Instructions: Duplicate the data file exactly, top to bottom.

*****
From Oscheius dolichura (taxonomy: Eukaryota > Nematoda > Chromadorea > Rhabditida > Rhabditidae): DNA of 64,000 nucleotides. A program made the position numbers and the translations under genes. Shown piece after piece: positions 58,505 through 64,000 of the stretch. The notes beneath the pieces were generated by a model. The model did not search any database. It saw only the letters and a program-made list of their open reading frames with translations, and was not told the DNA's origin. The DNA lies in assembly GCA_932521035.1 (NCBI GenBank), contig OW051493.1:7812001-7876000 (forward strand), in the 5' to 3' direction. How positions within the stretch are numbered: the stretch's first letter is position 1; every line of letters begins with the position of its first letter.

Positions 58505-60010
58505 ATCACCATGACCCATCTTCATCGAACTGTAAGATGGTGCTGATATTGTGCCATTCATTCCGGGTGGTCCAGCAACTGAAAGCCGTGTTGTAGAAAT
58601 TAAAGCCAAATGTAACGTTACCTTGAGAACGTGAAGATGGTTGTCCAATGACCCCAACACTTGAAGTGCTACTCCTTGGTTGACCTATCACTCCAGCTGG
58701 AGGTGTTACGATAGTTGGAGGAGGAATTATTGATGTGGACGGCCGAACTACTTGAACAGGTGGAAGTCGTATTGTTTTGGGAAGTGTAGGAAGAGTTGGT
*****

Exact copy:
From Oscheius dolichura (taxonomy: Eukaryota > Nematoda > Chromadorea > Rhabditida > Rhabditidae): DNA of 64,000 nucleotides. A program made the position numbers and the translations under genes. Shown piece after piece: positions 58,505 through 64,000 of the stretch. The notes beneath the pieces were generated by a model. The model did not search any database. It saw only the letters and a program-made list of their open reading frames with translations, and was not told the DNA's origin. The DNA lies in assembly GCA_932521035.1 (NCBI GenBank), contig OW051493.1:7812001-7876000 (forward strand), in the 5' to 3' direction. How positions within the stretch are numbered: the stretch's first letter is position 1; every line of letters begins with the position of its first letter.

Positions 58505-60010
58505 ATCACCATGACCCATCTTCATCGAACTGTAAGATGGTGCTGATATTGTGCCATTCATTCCGGGTGGTCCAGCAACTGAAAGCCGTGTTGTAGAAAT
58601 TAAAGCCAAATGTAACGTTACCTTGAGAACGTGAAGATGGTTGTCCAATGACCCCAACACTTGAAGTGCTACTCCTTGGTTGACCTATCACTCCAGCTGG
58701 AGGTGTTACGATAGTTGGAGGAGGAATTATTGATGTGGACGGCCGAACTACTTGAACAGGTGGAAGTCGTATTGTTTTGGGAAGTGTAGGAAGAGTTGGT